Businesses have been dealing for years with the hassles of accommodating customers and employees with service animals. The problem isn’t people who legitimately need the assistance. No one begrudges a blind person the right to a guide dog. But service animals can be used for a wide variety of issues, ranging from a miniature horse pulling a wheelchair to animals that provide “emotional or other support.” To compound the problem, businesses can’t ask customers for any type of proof that there’s a legitimate need for the animal — as opposed to someone just wanting their beloved pet with them at all times.
Now Phyllis Cheng, who directs California’s Department of Fair Employment and Housing, has joined the chorus of those saying that there should be a way to verify that an animal provides legitimate assistance with a disability. Is she saying this because she’s sympathetic to the burdens placed on businesses? No, the concern is that people who legitimately need service animals are being met with suspicion and that makes them uncomfortable.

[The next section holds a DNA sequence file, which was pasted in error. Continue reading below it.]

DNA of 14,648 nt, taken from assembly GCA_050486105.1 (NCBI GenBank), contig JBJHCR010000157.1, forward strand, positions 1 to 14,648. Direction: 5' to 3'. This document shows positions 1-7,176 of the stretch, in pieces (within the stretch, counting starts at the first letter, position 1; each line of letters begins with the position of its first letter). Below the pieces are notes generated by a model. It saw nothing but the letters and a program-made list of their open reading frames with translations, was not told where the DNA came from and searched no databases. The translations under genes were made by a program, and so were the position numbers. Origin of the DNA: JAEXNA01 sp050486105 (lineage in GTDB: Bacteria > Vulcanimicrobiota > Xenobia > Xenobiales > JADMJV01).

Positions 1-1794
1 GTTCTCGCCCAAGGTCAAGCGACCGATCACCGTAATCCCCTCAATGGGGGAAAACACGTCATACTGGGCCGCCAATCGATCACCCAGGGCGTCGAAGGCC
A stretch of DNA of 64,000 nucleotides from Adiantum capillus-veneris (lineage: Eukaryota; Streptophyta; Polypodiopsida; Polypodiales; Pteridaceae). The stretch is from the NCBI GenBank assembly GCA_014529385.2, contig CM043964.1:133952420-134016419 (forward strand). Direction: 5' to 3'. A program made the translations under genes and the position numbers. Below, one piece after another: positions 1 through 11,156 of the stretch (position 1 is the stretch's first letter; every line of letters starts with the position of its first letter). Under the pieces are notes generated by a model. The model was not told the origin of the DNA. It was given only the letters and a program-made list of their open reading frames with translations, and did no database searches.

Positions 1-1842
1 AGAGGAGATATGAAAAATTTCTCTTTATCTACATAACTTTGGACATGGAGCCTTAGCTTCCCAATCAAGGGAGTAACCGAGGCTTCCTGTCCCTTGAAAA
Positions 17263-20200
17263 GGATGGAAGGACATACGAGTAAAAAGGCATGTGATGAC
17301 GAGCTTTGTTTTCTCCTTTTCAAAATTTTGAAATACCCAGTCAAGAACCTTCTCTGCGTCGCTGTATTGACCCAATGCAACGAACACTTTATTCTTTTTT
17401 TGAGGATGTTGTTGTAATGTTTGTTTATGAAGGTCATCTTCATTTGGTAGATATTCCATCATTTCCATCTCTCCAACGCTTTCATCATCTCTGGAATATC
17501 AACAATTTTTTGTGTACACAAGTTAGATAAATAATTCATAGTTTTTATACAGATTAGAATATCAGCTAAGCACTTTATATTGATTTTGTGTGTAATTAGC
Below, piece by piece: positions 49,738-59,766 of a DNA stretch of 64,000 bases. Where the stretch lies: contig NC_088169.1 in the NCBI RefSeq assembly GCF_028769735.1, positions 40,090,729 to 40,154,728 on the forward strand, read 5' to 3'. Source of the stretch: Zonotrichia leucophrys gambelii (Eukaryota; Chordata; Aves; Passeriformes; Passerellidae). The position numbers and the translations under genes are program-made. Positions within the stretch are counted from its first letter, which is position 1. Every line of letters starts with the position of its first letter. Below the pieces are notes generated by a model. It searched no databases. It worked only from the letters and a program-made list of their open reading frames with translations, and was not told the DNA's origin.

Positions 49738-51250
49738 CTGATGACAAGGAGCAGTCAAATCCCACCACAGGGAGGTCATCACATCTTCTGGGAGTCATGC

Whatever the reason, the law needs to change. If someone needs a service animal, they should absolutely get to use one. But everyone acknowledges that the law’s being abused. For the time being, as we’ve said before, business owners need to train their employees on what they can and can’t do in these situations. They can ask whether the animal is a service animal and what it’s trained to do. And that’s it. Employers do get to ask for certification for their employees’ animals and impose certain requirements. However, any further inquiry can itself be a violation of the Americans With Disabilities Act and other laws.